By Marie Cocco
On the international front, things are no easier for President-elect Barack Obama than they are on the front lines of the economic crisis that he vows to ameliorate first.
His priorities are Iraq and Afghanistan, complicated entanglements that were discussed—if at all—with glib simplicity in the final weeks of the presidential campaign. It may turn out that leaving Iraq is going to be easier than the calamities we confront when we turn our attention, as the president-elect likes to say, back to Afghanistan.
With the Iraqis nearing an agreement on a framework for the continued presence of some U.S. forces in their country and an Iraqi government desire to have most American troops out by 2011, a drawdown of some of the approximately 140,000 U.S. servicemen and -women deployed there now seems inevitable. For all the feverish political argument that has characterized the U.S. involvement in Iraq, beginning a withdrawal is, oddly enough, a pledge upon which Obama can deliver.
The point is not only to relieve Americans of the burdens of sacrificing precious lives and scarce dollars in the Iraqi desert, but to devote these treasures to the deteriorating situation in Afghanistan. It is not, as candidates blithely told us during the long presidential campaign, a matter of shifting troops. It is a matter of figuring out what—if anything at this point—can be done to keep Afghanistan from becoming what it was in the years leading up to the terrorist attacks of Sept. 11, 2001: an impoverished and lawless place where seething tribal and regional rivalries, a corrupt central government, a flourishing poppy trade and an assortment of other social maladies too long to list make it ungovernable—a “failed state.”
“In Afghanistan, the problems are so big and the problems go so far beyond the military,” says Caroline Wadhams, a terrorism expert at the Center for American Progress, a liberal think tank. “It’s the drug trade, it is corruption issues, it is problems with the government not providing services for its people.”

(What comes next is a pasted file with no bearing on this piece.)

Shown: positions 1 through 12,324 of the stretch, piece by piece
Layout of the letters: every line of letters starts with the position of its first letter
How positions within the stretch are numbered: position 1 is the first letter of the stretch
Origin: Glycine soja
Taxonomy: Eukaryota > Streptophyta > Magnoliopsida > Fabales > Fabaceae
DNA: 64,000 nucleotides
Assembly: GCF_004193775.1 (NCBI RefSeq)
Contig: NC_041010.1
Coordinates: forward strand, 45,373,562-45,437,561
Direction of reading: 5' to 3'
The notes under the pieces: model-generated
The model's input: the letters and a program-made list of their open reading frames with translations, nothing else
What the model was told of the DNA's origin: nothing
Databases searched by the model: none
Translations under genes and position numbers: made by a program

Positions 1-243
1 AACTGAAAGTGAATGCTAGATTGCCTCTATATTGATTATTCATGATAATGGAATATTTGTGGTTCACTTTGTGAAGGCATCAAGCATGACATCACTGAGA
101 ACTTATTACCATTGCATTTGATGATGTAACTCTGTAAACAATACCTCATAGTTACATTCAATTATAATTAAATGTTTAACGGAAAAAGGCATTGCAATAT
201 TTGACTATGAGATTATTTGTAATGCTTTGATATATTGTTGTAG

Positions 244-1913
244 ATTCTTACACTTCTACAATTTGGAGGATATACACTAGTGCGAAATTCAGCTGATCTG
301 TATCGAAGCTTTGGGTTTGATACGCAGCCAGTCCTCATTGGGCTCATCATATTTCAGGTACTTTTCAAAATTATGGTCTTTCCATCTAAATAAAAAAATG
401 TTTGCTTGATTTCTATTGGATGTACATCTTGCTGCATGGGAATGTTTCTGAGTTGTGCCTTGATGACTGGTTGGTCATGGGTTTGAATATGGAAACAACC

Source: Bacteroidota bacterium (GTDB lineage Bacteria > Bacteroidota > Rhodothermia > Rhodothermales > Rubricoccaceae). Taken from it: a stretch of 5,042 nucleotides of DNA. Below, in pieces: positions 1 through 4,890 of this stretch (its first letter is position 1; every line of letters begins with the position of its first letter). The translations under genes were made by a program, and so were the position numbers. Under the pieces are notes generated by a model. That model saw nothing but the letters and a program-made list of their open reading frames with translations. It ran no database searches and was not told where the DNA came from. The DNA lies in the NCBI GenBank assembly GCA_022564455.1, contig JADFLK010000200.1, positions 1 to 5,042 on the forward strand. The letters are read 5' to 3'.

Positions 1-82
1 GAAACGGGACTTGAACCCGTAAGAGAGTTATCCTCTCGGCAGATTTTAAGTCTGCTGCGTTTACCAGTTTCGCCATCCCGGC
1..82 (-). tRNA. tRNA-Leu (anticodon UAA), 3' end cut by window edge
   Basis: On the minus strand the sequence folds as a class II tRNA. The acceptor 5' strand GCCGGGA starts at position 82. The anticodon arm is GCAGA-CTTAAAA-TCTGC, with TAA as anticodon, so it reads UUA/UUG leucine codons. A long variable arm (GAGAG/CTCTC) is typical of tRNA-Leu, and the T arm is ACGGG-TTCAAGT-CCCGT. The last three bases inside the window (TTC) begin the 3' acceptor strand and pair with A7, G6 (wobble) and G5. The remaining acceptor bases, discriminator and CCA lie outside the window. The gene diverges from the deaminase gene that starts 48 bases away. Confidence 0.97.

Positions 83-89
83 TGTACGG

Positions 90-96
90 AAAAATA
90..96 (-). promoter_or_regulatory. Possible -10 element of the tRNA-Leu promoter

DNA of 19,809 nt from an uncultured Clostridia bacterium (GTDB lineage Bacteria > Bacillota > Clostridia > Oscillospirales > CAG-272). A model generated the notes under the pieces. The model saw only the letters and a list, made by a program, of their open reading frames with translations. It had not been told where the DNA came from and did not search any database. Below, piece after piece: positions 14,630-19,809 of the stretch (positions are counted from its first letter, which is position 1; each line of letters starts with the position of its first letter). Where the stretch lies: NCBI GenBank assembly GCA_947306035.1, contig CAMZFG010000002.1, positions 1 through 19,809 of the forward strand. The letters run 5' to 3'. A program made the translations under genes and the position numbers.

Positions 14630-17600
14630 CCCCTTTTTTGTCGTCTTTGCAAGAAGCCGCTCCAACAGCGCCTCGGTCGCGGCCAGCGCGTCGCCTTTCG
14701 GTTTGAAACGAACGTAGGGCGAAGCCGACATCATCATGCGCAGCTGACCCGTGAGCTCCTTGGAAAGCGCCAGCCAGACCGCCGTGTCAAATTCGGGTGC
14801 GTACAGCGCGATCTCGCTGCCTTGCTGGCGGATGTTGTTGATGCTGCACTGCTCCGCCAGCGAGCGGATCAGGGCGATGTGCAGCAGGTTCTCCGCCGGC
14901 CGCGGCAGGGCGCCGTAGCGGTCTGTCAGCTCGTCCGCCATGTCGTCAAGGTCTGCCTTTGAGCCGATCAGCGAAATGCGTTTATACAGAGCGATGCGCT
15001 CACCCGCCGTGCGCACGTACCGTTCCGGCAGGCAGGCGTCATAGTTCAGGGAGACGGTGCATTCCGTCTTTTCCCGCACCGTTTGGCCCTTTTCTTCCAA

Obama and his Republican rival, John McCain, both pledged during the campaign to augment the number of troops in Afghanistan—and both agreed that as many as 10,000 should be added to the 33,000 Americans already there. That was perhaps an admirable and bipartisan opinion. Except that there is an even broader agreement among U.S. military leaders, diplomats and international aid groups that Afghanistan is simply not reparable with military force. All that more forces can do, says Lawrence Korb, a Pentagon official in the Reagan administration and a military expert at the center, is reduce the need for the United States to rely on airstrikes for hitting Taliban and other targets—strikes that have killed hundreds of Afghan civilians and enraged the populace that once welcomed us as liberators.
No one really knows how much money or time or effort it will take to restabilize Afghanistan. A diversion of a few divisions from Iraq does not rebuild a nation, end corruption, prevent starvation or create jobs. The poverty rate among Afghans is 42 percent, according to the United Nations, and an additional 20 percent live just above the poverty line. Obama has talked about spending about $1 billion annually on development aid to Afghanistan. This is only a bit more than the Bush administration has devoted to it.
In political campaigns, we expect politicians to promise more than they can deliver. The exercise that journalists usually undertake to prove this point is to tally the cost of various domestic proposals for tax cuts or spending and say they “don’t add up.”
A promise to do things differently halfway around the word is not so easily reduced to arithmetic. And who really would pay attention, when the math of daily life—a paycheck lost to a layoff, a retirement account that is wiped out—is so much more immediate?
No one knows what was in the intelligence briefing President-elect Obama received for the first time on Friday, but it is not very hard to guess at its broad strokes. Officials have been warning for some time about a downward spiral in Afghanistan and in neighboring Pakistan.
Obama has never minimized the complexity of the foreign policy challenges the next president will face. But the public must quickly come to understand that nothing is as simple as merely flying troops out of Baghdad and into Kabul.
Marie Cocco’s e-mail address is mariecocco(at)washpost.com.
© 2008, Washington Post Writers Group